I agree with Beata Caranci, SVP & Chief Economist of TD Bank when she pointed out that, “Canada already has a number of safety levers in place around household financial risks. In fact, the IMF concluded in January 2020 that Canada’s “macroprudential stance is broadly adequate” and the stance was relatively tight, reflecting the six rounds of tightening mortgage insurance rules by the Department of Finance. Provinces and cities have also enacted measures over the years to discourage speculative activity via taxing vacant properties or upping land transfer taxes.”

Buyers are not irrational when they are concerned about being priced out of a home purchase. For the past thirty years, despite all the hype about housing bubbles in cities like Vancouver and Toronto, residential real estate has been a great investment and far less volatile than alternative uses of funds. This has been boosted by Canada’s immigration policy which has triggered the strongest population growth among the G7 countries. Property taxes and land transfer taxes are already among the highest in the world and, unlike the US, mortgage payments and property taxes are not tax-deductible.

The bulk of the new housing supply has been in multi-unit housing. The pandemic has highlighted the value of a much-coveted single-family home. That has been reflected in the surge in the prices of such homes, which were still affordable in heretofore untapped markets well beyond the major cities. Why shouldn’t today’s dual-income households aspire to the same homeownership dreams their parents fulfilled? Even after this boom in housing, which will no doubt slow as the pandemic ends and interest rates return to more normal levels, delinquency rates on outstanding mortgages will remain low. The guardrails put in place by the series of actions since 2016–reducing amortizations, increasing minimum downpayments, and tightening mortgage stress testing requirements–all but guarantee that in the strong economic recovery from the pandemic, credit risks are already sufficiently low.

Dr. Sherry Cooper
Chief Economist, Dominion Lending Centres

9 Apr

Banking Regulator Aims To Make It Tougher To Get An Uninsured Mortgage

General

Posted by: Alisa Aragon-Lloyd

With several Big-Five bank CEOs calling for regulatory action to slow the red-hot housing market, it didn’t take long for the Office of the Superintendent of Financial Institutions (OSFI), the governor of federally regulated financial institutions, to respond. In a news release issued today, OSFI proposed an increase in uninsured mortgages’ qualifying rate to the higher of the mortgage contract rate plus 200 basis points or 5.25% as a minimum floor.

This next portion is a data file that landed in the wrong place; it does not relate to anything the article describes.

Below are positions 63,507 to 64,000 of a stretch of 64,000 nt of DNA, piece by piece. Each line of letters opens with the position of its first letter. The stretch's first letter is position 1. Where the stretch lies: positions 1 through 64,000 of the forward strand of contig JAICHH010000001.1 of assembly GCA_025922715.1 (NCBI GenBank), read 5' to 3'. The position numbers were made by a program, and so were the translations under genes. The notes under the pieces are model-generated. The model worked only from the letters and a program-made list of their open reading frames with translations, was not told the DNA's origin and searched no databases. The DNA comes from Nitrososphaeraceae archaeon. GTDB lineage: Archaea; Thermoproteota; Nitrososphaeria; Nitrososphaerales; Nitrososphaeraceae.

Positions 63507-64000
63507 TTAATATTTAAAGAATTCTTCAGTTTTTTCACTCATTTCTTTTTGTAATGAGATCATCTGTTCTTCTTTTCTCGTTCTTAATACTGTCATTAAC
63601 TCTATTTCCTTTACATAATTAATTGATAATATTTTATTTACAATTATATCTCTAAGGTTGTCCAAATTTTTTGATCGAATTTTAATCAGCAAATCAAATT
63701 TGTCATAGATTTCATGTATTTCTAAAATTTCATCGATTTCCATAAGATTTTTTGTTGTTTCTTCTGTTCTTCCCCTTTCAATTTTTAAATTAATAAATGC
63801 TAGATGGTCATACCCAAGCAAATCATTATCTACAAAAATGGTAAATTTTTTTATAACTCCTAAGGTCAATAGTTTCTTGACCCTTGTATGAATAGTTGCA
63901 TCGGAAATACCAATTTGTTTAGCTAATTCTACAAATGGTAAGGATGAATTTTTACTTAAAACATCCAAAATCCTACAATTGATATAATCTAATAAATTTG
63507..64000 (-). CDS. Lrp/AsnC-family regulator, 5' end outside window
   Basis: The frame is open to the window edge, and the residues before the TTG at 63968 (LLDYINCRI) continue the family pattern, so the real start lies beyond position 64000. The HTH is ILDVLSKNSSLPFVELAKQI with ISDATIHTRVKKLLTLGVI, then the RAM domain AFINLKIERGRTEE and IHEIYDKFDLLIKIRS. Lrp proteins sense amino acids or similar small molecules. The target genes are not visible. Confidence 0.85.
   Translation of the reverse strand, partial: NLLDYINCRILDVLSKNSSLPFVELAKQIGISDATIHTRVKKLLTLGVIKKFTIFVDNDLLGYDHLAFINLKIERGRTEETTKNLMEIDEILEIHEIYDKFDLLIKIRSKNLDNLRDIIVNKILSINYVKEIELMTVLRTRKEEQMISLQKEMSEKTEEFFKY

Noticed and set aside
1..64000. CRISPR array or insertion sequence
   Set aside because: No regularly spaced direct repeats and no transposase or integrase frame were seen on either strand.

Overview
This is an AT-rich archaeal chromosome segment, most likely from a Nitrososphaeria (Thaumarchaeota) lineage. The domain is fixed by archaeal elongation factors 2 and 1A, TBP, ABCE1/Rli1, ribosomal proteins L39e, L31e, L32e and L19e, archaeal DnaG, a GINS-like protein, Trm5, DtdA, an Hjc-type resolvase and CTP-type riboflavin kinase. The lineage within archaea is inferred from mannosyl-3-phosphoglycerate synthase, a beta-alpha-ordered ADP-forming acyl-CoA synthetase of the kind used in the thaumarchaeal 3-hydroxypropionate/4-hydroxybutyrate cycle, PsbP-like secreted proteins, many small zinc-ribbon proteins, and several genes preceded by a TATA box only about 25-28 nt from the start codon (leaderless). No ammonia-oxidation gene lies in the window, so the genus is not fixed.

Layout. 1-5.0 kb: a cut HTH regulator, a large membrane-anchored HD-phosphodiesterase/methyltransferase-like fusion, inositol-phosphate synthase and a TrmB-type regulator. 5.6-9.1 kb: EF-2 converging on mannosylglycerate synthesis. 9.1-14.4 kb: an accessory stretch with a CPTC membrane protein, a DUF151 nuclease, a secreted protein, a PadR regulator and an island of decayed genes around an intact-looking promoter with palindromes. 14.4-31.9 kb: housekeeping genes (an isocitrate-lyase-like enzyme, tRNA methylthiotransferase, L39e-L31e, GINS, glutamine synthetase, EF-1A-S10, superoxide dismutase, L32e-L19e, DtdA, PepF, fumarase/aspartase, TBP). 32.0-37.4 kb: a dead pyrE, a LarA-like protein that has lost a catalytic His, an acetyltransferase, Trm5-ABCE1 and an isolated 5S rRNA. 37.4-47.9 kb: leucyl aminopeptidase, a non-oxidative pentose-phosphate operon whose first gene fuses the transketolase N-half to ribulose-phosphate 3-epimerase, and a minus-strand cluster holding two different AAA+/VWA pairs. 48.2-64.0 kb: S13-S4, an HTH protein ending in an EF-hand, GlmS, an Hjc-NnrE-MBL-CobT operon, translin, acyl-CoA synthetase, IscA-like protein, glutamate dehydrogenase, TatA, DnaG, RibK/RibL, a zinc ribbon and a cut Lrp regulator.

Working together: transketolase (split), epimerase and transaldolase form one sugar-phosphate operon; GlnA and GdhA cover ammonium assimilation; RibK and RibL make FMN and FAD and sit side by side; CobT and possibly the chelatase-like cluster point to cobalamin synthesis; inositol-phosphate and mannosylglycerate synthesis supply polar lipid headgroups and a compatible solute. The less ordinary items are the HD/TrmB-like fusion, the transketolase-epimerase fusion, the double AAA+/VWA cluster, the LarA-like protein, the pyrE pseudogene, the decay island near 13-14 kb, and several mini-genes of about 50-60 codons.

Based on posted rates of the country’s six largest lenders, the current threshold is at 4.79%. Before the pandemic, the posted rate was widely considered too high relative to much lower contract rates. Remember, Canada’s six largest lenders under OSFI’s jurisdiction set the posted rate each week when they submit to the Bank of Canada the so-called ‘conventional 5-year mortgage rate’. It has increasingly born little relationship to actual contract rates.

OSFI, once again, shows itself to cozy up to the Canadian banking oligopoly. Keep in mind that delinquency rates on the Canadian banks’ mortgage books are very low–both in historical terms and compared with financial institutions in the rest of the world. OSFI couched this proposal in terms of “the importance of sound mortgage underwriting.”

In the release, OSFI said, “The minimum qualifying rate adds a margin of safety that ensures borrowers will have the ability to make mortgage payments in the event of a change in circumstances, such as the reduction of income or a rise in mortgage interest rates. As mortgages are one of the largest exposures that most banks carry, ensuring that borrowers can repay their loans strongly contributes to the continued safety and soundness of Canada’s financial system.”

The comment period ends on May 7. OSFI reported that they would communicate the revised B-20 Guideline by May 24, with an implementation date of June 1, 2021.

This all but ensures that the current boom in home buying will accelerate further in the spring market–providing an impetus for borrowers to get in under the June 1 deadline. OSFI’s move will trigger an even hotter spring housing market as demand is pulled forward just as it was before the January 1, 2018 implementation date of the current B-20 ruling.